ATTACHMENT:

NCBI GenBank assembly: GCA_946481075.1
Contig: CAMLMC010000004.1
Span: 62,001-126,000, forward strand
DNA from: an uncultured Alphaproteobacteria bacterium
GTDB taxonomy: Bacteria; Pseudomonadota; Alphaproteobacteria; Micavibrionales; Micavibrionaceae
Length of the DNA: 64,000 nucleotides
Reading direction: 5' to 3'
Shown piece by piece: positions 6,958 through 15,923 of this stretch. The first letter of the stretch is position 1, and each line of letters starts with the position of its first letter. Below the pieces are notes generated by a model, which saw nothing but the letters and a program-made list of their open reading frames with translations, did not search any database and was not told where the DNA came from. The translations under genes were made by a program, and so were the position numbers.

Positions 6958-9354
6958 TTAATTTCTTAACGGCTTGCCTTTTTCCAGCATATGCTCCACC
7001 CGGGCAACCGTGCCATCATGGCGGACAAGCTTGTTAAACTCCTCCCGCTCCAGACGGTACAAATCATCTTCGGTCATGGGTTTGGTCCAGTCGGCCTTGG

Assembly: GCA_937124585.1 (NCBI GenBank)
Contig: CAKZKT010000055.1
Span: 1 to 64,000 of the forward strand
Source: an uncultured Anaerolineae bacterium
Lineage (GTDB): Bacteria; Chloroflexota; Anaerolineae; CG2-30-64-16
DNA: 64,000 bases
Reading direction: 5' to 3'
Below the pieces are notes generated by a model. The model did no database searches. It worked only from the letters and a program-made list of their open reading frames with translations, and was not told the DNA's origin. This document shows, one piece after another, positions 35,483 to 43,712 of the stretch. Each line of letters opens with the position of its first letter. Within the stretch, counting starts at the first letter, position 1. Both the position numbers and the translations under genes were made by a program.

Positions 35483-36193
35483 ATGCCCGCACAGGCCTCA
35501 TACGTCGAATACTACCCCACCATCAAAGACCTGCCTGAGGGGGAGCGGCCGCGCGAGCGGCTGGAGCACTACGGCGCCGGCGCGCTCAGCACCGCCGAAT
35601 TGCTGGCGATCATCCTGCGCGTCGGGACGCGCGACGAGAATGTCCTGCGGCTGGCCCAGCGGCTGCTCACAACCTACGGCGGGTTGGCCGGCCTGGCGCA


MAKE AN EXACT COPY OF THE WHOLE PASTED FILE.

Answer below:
NCBI GenBank assembly: GCA_946481075.1
Contig: CAMLMC010000004.1
Span: 62,001-126,000, forward strand
DNA from: an uncultured Alphaproteobacteria bacterium
GTDB taxonomy: Bacteria; Pseudomonadota; Alphaproteobacteria; Micavibrionales; Micavibrionaceae
Length of the DNA: 64,000 nucleotides
Reading direction: 5' to 3'
Shown piece by piece: positions 6,958 through 15,923 of this stretch. The first letter of the stretch is position 1, and each line of letters starts with the position of its first letter. Below the pieces are notes generated by a model, which saw nothing but the letters and a program-made list of their open reading frames with translations, did not search any database and was not told where the DNA came from. The translations under genes were made by a program, and so were the position numbers.

Positions 6958-9354
6958 TTAATTTCTTAACGGCTTGCCTTTTTCCAGCATATGCTCCACC
7001 CGGGCAACCGTGCCATCATGGCGGACAAGCTTGTTAAACTCCTCCCGCTCCAGACGGTACAAATCATCTTCGGTCATGGGTTTGGTCCAGTCGGCCTTGG

Assembly: GCA_937124585.1 (NCBI GenBank)
Contig: CAKZKT010000055.1
Span: 1 to 64,000 of the forward strand
Source: an uncultured Anaerolineae bacterium
Lineage (GTDB): Bacteria; Chloroflexota; Anaerolineae; CG2-30-64-16
DNA: 64,000 bases
Reading direction: 5' to 3'
Below the pieces are notes generated by a model. The model did no database searches. It worked only from the letters and a program-made list of their open reading frames with translations, and was not told the DNA's origin. This document shows, one piece after another, positions 35,483 to 43,712 of the stretch. Each line of letters opens with the position of its first letter. Within the stretch, counting starts at the first letter, position 1. Both the position numbers and the translations under genes were made by a program.

Positions 35483-36193
35483 ATGCCCGCACAGGCCTCA
35501 TACGTCGAATACTACCCCACCATCAAAGACCTGCCTGAGGGGGAGCGGCCGCGCGAGCGGCTGGAGCACTACGGCGCCGGCGCGCTCAGCACCGCCGAAT
35601 TGCTGGCGATCATCCTGCGCGTCGGGACGCGCGACGAGAATGTCCTGCGGCTGGCCCAGCGGCTGCTCACAACCTACGGCGGGTTGGCCGGCCTGGCGCA